Three billboards outside Nashville, Tennessee

This article originally appeared at Baptist News Global on June 2, 2023.

During most trips down the interstate, drivers mindlessly zoom past billboards bombarding them with a blur of messages on their way to wherever they’re going. But every once in a while, travelers are confronted with a message about a different destination — their eternal destination.

The “Billboard Evangelism Program” is run by Christian Aid Ministries, a ministry founded in 1981 by Amish, Mennonite and Anabaptist individuals and groups with the purpose “to glorify God and help enlarge his kingdom.”

According to their website, they have 1,295 billboards throughout all 50 states, which are seen by more than 20 million people per day and result in 304 phone calls per day. Their 2020 in review report claims 72% of callers are either curious or seekers, while 9% are “mocking/foolish” and 5% are from the LGBTQ community.

Because they believe in young earth creationism, some of their signs include messages against evolution.

They also believe “God has established unique roles of authority for man and woman” and that “the woman’s head is to be veiled, and her hair uncut, signifying their acceptance of God’s order.”

Because of their views of creation and gender roles, they believe “adultery, fornication, homosexuality, pornography, lesbianism and any other sexual involvement is condemned by God.” So they often strategically place billboards about lust within proximity to adult stores or strip clubs.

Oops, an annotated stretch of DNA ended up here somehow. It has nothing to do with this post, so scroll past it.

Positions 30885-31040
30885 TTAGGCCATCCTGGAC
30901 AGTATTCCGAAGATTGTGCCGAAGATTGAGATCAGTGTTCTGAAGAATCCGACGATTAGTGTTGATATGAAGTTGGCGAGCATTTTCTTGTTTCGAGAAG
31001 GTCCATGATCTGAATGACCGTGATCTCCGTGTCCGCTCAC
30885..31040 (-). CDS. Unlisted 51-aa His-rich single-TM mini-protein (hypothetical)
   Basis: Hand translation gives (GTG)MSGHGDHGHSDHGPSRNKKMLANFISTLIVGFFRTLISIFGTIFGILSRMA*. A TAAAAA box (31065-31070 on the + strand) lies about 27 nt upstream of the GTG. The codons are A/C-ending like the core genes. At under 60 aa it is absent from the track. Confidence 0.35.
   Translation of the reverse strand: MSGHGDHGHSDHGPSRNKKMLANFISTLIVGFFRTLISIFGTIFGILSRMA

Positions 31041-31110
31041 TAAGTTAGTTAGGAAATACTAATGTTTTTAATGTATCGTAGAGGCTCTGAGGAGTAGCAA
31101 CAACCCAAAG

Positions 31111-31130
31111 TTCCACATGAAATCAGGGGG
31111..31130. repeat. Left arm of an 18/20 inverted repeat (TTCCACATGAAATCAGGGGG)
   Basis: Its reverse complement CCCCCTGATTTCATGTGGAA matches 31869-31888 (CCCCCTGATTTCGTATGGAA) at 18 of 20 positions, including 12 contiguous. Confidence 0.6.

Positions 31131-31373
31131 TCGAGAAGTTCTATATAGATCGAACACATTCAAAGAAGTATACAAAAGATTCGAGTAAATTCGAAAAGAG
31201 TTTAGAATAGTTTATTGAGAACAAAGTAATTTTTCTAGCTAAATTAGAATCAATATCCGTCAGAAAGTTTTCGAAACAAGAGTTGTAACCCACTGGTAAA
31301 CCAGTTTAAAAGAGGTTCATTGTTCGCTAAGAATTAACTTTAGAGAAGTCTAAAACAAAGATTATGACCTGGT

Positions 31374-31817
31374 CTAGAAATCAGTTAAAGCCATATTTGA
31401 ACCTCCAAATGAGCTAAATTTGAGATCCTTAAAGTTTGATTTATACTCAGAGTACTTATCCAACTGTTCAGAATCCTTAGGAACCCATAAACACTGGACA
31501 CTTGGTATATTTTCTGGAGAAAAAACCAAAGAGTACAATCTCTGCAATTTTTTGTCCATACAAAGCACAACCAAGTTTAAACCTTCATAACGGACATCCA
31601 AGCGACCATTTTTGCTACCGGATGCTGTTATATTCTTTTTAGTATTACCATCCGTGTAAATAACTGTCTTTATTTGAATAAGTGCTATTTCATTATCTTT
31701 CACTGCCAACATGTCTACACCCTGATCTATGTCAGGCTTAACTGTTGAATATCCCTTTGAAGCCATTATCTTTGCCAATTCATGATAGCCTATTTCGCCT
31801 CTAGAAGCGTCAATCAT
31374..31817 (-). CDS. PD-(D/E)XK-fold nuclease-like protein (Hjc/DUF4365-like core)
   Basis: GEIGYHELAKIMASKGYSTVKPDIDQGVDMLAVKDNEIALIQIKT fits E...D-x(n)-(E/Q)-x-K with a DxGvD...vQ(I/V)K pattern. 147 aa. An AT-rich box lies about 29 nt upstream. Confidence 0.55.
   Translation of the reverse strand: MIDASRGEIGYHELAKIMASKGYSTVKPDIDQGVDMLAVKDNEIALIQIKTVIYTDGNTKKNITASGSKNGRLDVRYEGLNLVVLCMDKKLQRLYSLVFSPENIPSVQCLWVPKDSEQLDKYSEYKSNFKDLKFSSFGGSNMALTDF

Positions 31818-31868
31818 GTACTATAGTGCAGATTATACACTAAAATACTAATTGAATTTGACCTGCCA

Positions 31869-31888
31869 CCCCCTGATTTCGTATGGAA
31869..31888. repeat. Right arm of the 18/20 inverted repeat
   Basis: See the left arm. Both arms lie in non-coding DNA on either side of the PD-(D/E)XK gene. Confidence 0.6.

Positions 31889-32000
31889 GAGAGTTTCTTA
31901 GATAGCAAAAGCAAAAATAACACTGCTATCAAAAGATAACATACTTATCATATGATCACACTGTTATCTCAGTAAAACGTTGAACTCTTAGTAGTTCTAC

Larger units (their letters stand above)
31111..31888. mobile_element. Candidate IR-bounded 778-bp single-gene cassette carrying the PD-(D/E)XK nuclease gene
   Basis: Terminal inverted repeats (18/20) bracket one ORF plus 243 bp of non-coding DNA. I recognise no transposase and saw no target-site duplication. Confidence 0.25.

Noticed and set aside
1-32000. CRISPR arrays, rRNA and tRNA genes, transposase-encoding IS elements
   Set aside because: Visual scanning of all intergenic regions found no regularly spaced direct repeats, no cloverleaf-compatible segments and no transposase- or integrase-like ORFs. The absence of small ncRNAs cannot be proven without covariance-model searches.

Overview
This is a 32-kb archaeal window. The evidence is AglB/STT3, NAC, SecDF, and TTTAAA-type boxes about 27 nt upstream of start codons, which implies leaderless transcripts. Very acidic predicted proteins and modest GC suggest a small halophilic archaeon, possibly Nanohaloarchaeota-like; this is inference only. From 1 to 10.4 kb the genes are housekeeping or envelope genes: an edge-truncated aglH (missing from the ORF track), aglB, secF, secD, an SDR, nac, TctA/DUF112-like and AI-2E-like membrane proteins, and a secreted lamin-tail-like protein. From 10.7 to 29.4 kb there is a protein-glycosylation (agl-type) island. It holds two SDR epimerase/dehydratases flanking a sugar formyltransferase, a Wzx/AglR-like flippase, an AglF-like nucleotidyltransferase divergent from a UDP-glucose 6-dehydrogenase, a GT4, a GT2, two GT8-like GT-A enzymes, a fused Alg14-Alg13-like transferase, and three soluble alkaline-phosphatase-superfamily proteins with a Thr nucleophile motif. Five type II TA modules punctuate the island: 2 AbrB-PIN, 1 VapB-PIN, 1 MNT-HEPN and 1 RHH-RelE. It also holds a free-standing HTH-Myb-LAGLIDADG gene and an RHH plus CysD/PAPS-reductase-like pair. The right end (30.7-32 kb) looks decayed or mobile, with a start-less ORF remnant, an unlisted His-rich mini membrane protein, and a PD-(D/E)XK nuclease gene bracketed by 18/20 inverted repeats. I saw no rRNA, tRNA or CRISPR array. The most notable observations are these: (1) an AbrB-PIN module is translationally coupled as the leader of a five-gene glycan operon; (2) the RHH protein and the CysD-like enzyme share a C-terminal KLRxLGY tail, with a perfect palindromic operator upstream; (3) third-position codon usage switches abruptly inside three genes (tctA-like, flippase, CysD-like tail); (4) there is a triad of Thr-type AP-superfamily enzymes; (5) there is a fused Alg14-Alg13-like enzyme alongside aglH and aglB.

And for those who do not accept their theology, “eternal damnation in hell” awaits them.

Billboards with actual ‘good news’

Zack Hunt

Zack Hunt, author of the newly released book Godbreathed: What It Really Means for the Bible to Be Divinely Inspired, believes billboards such as these are not presenting a message that is good news. So he decided to rent three billboards along Interstate 65 near Nashville with a quite different message.

Hunt’s three billboards say:

  • “You are not going to hell. — John 3:17”
  • “It’s OK to admit when the Bible is wrong. — 1 Corinthians 13:12”
  • “God didn’t write the Bible. People did. — Romans 1:1”

While his billboards are getting a rise out of evangelicals, Hunt says they’re meant to be an encouraging, uplifting message of good news.

In an interview with Baptist News Global, Hunt shared how he understands biblical inspiration and interpretation, and he explained why he believes his three billboards are good news.

In some of your discussions about inspiration, you mention the Bible should breathe life into the world. Conservative evangelicals would probably agree with that statement on a surface level. But they often also assume that means confronting people in order to convince them to agree with their views of theology and ethics. Why would you disagree with their view of breathing life into the world? And how would you recognize when true life was really being breathed into the world?

Continue reading at Baptist News Global.

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